All to the girls and taverners.

Play cymbal, rhyme and pluck the lute,
Acting like some dopey mummer,
Do sleight of hand and blow the flute,
In cities and towns each summer,
Stage acts, farces, moralities,
Cards or ninepins, come up winners,
It goes real quick, now hear me please,
All to the girls and taverners.

Hey, don't waste your life with such fools,
Till the fields as long as there's light,
Brush and tend the horses and mules,
Even if you can't read or write,
You can do alright with some care,
But if you keep cutting corners,
Won't you just fork over your share,
All to the girls and taverners.

Pants , laced doublets and softest hose,
Also your best leathers and furs ,
Before you do worse just take those,
All to the girls and taverners.




"Good Doctrines for a Bad Life”, 2004
By Scriblerus

For whether you carry bulls
Or cheat or play dice,
Counterfeiting you burn yourself;
Like those who are emboldened,
Perjurious traitors, empty of faith;         5
Be a thief, steal or pillage:
Where does the booty go, to what end?
All to the taverns and to the girls.

Rhyme, mock, disturb, wrestle,
Like a madman or a shameless crook,         10
Con, embezzle, draw your sword;
Do, in towns and cities,
Tricks, games and parlor games;
Win at the berlanc, the glic or bowling,
It all goes--and listen--                   15
All to the taverns and to the girls.

Walk away from such garbage;
Get a hoe, labour in fields and meadows;
Care for and saddle horses and mules;
You are a blessed ignorant;                 20
You will have enough, I guarantee.
But whether you plough or till your field,
You only labour for one thing
All to the taverns and to the girls.

THE MESSAGE    

Shoes, embroidered pourpoints,              25
Dresses, and all your clothes,
So it doesn't get worse, carry them
All to the taverns and to the girls.



A Good Doctrine for a Bad Life
By Jack Rusher

Whether you smuggle papal bulls,
Or hazard a cheat while playing dice,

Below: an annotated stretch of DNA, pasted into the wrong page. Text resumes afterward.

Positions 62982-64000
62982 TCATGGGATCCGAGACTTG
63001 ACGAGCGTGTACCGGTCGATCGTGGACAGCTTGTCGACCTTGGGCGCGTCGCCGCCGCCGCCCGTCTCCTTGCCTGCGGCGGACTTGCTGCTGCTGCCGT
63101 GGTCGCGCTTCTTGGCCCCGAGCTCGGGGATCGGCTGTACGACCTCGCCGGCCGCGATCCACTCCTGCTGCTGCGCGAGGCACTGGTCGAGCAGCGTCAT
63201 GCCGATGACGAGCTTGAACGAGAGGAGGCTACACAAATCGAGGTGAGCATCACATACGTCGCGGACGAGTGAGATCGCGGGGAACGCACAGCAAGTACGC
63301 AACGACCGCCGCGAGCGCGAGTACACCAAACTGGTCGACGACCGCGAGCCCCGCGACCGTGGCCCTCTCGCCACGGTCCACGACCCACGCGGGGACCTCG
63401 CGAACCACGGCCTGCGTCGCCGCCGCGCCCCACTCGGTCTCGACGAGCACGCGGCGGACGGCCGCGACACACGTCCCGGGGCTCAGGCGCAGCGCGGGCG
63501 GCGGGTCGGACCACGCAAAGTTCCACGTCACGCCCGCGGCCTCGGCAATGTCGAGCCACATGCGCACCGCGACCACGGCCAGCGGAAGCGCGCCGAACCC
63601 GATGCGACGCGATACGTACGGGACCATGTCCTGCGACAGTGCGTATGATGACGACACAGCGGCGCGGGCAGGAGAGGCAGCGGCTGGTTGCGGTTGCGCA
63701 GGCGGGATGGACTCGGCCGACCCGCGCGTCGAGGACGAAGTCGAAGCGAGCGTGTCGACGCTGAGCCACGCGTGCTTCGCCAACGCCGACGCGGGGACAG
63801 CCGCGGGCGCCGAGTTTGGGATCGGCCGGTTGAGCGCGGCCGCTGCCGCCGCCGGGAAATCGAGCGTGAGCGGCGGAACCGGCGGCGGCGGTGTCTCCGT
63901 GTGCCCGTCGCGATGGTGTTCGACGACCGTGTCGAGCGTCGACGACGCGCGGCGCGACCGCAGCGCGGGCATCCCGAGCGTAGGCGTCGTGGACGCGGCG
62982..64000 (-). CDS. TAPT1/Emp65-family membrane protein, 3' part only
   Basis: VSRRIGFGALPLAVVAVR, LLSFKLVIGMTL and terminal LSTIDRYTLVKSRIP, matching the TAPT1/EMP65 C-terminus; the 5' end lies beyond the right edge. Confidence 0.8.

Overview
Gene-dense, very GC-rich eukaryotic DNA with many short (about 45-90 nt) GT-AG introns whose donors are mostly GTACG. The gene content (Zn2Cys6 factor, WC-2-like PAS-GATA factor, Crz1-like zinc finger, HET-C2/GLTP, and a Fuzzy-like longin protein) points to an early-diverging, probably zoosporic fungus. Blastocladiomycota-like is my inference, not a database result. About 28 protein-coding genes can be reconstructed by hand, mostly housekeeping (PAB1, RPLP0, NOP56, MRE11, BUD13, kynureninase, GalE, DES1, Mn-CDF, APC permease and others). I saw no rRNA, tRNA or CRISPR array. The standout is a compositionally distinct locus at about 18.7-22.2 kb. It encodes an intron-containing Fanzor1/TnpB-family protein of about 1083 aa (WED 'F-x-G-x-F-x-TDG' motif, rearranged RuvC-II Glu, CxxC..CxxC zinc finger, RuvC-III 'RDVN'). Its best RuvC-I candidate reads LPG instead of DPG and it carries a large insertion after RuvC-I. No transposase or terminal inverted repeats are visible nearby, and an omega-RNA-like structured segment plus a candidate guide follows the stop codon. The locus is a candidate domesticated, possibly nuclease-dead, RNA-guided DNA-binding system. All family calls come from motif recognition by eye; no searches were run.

Or burn yourself shaping fake coins,
Like those who’re boiled in oil for their felonies.
Perjurious traitors; empty of faith;
Stealing jewels, perfume and pearls,
Where do your winnings go?
All to the taverns and the girls.

Rhyme, rail, crash or fight,
Like a fool or a shameless tout,
Bullshit and battle, or play the flute.
Do, in towns and cities,
Play farces, games and masquerades,
Win at cards or ninepins.
It all goes — and listen —
All to the taverns and the girls.

From this stink you recoil?
Then work hard in fields and meadows,
Turn your thoughts to horses and mules.
If you lack an education,
You’ll still have enough coin.
But whether you plough or till your fields,
Your labor and your work:
All to the taverns and the girls.

The Message

Shoes, embroidered doublets,
Dresses, and all your drapes:
Before you do worse, just carry them
All to the taverns and the girls.


Ballade: A Good Lesson for Bad Men
from The Testament, lines 1692–1719
By David Georgi


Say you sell indulgences
or cheat at cards, or dice all day,
or stamp false coins (and so get burned
with others scalded for that crime,
lying faithless traitors all),
or burgle, pilfer, or purloin:
where do you suppose your profit goes?
All to the taverns and the girls.

Rhyme or riff, play flute or cymbals
as beguiling, shameless fools do;
clown, swindle, con, do magic tricks,
or stage in every town and city
farces, dramas, morality plays;
win at poker, craps, or ninepins—
however it comes, you know it goes
all to the taverns and the girls.

Perhaps such vices make you shudder?
So work! Mow fields and meadows,
groom horses or look after mules
if you lack an education:
you’ll have enough, you’ll be content!
But after you scutch and strip your hemp,
still, don’t you take your meager share
all to the taverns and the girls?

Your hose, your clothes, your lace-up vests,
your robes and haberdashery—
before you go do worse, just take it
all to the taverns and the girls.





Booze and Bitches Just Fuck You Up, 2014
By Scot Casey

Say you palm off communion plates,
Say you play and cheat at bones,
Print out bills til you get burned,
Scarred and scammed like all the others,
All of them fuckers, none of them true,
When you're the man who does the work.
What do you get from all of this shit?
Booze and Bitches just fuck you up.

Sing it say it bang or bash,
Fucking loser, drunken fool,
Fake it, break it, take all the cash.
Bright big city, piece of shit town,
Run your con and all your games:
Cards or drugs or whatever's rough.
I tell you this: You gonna always lose
Cause Booze and Bitches just fuck you up

Say you think your sick of this shit?
Go work for the man in the government:
Kiss the horse's ass and the pig's soft dick.
You are such a fucking idiot.
So sit back now and just rest your bones,
You'll never be able to work enough.
Cause you know your shit will always go
To Booze and Bitches who fuck you up.

You still got your shoes on your feet,
Shirt on your back, your bones and blood,
That's all your ever gonna need

For Booze and Bitches to fuck you up.


Please see The Memory Cathedral: Francois Villon for a detailed study of the poem and instruction for memorization.